I've been curious about Bexley pens for some time and recently decided that it was time to satisfy my curiosity. I was initially drawn to the Imperial series on aesthetic grounds, but decided that I wanted a Bexley that looks like a Bexley, not a Nakaya. So when Dennis of Parkville Pen announced special pricing on the BX802, I jumped at it.
First Impression (5/5)
Not a lot to say here. The pen comes packaged in a simple but attractive black box with a royal blue lining. Classy, and not overdone.
This is a very attractive pen. Almost distractingly so. It's not one that I'd take to work. Photos really can't do justice to the depth and complexity of the acrylic pen body. The color is called "cappuccino," but I'm reminded more of caramel over vanilla ice cream. If I'd been on the naming committee, I'd have suggested "dulce de leche." The pen is certainly no demonstrator, but the caramel areas are somewhat transparent so that depending on the angle and the lighting, you can see a bit of the cartridge or converter through the barrel. The threads on the inside of the cap are also visible (you can see this in the photo below). This probably varies quite a bit from pen to pen. The pen on the Bexley brochure, for instance, has a higher proportion of the opaque vanilla relative to the translucent caramel. This isn't a big deal, but I wanted to emphasize the transparency since it is something you might not expect if you just looked at photos.
The cappuccino pen is the only one of the three BX802 colors with gold-colored furniture. There is a broad cap band with a very attractive pattern of a chain of rhomboids; I really like this, so I took a close-up.
The clip is Bexley's faceted design, which is also featured on the Americana and Poseidon lines. It's an attractive clip, but to my eye it looks a bit small in relation to the rest of the pen.
Design / Size / Weight (4/5)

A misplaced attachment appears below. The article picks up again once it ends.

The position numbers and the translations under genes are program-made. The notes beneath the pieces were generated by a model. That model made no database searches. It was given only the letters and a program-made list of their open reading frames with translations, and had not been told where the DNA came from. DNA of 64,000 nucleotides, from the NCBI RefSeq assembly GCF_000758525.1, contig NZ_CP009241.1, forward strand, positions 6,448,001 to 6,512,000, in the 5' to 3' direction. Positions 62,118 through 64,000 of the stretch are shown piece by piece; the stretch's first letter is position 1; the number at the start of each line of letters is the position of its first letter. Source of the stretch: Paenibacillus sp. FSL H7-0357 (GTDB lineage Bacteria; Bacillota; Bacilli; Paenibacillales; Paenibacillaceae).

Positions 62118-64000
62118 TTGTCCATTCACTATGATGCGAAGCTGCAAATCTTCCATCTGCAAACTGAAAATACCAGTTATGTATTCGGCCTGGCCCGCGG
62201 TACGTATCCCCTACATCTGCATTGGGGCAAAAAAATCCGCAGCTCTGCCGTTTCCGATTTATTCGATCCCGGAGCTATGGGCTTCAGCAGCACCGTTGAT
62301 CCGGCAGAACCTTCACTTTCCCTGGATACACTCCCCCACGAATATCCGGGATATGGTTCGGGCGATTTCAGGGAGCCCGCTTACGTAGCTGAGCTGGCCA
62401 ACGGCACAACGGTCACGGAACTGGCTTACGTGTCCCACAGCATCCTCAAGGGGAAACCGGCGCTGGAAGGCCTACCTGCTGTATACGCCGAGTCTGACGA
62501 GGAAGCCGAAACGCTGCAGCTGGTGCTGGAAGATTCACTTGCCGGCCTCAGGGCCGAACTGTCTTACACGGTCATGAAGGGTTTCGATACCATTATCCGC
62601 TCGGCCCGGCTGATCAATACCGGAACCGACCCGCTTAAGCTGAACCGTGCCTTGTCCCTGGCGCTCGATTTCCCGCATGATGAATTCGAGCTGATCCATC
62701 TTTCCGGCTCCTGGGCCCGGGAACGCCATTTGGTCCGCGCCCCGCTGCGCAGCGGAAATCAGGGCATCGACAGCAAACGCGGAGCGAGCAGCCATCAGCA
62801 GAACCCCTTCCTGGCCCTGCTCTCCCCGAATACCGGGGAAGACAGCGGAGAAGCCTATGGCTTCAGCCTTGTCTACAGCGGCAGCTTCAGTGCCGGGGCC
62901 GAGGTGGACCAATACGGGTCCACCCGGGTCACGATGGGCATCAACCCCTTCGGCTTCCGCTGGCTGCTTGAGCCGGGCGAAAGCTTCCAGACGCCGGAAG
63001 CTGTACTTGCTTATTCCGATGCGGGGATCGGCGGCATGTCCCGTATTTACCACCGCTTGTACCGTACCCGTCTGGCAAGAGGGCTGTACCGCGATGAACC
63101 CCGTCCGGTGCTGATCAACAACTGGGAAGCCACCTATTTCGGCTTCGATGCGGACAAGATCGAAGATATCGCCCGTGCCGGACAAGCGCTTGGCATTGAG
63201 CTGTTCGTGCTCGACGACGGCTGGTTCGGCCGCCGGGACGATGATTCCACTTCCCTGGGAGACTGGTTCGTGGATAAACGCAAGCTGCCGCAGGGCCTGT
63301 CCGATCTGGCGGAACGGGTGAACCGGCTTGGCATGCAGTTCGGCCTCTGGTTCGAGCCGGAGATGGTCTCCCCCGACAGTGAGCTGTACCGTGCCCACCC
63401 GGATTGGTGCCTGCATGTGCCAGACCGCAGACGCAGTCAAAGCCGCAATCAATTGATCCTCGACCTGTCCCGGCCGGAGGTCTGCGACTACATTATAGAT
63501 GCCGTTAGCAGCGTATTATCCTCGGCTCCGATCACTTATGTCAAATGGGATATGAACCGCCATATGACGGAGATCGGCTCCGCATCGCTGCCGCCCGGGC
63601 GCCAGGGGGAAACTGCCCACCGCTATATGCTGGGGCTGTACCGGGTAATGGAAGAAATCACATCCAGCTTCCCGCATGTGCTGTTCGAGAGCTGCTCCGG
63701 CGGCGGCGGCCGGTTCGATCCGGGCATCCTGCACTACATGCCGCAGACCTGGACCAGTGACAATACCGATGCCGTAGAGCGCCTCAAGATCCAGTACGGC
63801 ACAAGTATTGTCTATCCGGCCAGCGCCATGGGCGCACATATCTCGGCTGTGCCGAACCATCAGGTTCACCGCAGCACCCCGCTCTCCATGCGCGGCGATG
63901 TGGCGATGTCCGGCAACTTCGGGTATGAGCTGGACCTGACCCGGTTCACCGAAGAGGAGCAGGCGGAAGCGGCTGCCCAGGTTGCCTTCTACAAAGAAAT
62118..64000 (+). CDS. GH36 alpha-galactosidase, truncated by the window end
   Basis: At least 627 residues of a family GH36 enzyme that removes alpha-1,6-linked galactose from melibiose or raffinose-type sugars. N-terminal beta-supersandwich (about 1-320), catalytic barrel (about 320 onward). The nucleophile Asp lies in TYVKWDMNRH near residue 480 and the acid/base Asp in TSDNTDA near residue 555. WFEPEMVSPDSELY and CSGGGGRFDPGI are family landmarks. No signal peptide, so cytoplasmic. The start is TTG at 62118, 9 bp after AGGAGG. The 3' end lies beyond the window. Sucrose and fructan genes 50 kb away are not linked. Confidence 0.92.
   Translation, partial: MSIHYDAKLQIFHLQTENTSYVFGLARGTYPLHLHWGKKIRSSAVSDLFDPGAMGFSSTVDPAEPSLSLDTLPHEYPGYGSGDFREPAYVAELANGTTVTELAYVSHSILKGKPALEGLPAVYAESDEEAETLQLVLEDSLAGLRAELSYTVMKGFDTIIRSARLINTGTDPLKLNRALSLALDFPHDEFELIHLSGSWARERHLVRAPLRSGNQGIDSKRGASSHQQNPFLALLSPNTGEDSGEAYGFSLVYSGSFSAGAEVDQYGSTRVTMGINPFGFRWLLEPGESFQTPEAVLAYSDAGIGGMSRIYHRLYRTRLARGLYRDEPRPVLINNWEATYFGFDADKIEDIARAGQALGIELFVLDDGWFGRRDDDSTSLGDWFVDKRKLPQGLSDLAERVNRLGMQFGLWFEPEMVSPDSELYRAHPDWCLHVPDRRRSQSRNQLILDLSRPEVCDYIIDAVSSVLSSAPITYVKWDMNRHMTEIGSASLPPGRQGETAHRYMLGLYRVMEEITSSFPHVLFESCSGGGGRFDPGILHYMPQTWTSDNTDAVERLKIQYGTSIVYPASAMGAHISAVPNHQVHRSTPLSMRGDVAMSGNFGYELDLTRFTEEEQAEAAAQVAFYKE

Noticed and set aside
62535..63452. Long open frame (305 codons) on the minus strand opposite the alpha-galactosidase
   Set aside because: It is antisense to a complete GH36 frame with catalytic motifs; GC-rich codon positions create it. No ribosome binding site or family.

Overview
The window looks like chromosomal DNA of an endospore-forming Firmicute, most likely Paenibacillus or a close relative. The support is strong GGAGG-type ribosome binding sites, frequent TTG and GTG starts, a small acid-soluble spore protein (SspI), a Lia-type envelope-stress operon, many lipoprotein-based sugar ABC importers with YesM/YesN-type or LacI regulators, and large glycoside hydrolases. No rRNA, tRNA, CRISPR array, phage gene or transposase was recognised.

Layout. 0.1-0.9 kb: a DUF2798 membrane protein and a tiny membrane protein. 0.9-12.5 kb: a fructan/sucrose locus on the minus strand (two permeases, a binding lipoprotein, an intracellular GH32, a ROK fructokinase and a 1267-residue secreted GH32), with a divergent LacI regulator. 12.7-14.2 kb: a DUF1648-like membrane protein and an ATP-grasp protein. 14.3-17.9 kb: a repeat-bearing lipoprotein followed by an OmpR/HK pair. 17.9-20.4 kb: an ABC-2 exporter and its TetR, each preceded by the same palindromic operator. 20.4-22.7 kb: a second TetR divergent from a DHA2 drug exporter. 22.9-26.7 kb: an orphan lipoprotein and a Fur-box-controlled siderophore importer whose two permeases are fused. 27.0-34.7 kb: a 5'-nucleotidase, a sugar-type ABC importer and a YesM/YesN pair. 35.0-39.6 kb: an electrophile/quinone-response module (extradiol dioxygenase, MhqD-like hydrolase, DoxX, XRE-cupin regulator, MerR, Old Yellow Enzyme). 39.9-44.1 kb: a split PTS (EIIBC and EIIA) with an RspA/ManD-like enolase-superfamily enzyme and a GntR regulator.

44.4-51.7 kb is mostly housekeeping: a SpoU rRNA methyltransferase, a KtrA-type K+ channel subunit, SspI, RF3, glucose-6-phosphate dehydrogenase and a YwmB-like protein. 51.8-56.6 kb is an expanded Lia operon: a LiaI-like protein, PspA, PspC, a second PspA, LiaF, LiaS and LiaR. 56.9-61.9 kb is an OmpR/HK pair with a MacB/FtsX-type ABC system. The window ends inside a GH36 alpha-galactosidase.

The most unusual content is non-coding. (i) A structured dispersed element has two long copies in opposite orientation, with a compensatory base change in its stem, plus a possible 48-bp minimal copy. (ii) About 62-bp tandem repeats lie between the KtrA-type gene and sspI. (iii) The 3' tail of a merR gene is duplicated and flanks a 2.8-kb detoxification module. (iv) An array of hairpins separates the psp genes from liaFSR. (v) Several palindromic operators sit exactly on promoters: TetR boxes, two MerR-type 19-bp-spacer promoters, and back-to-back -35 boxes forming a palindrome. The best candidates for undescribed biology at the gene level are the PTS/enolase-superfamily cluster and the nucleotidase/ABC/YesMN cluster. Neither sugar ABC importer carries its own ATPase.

I use a lot of small, light pens, so this one seems a bit large to me, although it is actually one of Bexley's smaller offerings. It measures about 5-1/4" (13.3 cm) capped and about 6-1/8" (15.6 cm) posted. It's large in circumference, giving it a slightly chunky appearance. For its size, though, it's quite light. A lot of the weight seems to be in the cap, so it can feel a tiny bit top-heavy when posted, but not a major issue. Below is a picture with a Pelikan 400 for size comparison.
The pen has a big, beautiful, 18K, bi-colored stub nib. This is my first 18K nib and I can feel a difference--definitely softer. It has some flex and the tines spread visibly on a firm downstroke. It's a little crisper than I expected for a stub nib, and seems to shade toward a cursive italic.
Filling System (3/5)
Cartridge/converter. Converter is included. Seems a shame for all that space in the wide barrel to go to waste, but I guess not everything can be a piston filler.
Cost and Value (4/5)
By taking advantage of a weekend special, I got this pen for a scandalously low $195. The MSRP is $299, which seems a bit steep, but not outrageously so. (These prices are for the 18K nib. The pens are available much cheaper with steel nibs, but the steel is not available in a factory stub.)
Overall, an excellent pen and a good value. Highly recommended.
Edited by anaximander, 19 February 2010 - 16:09.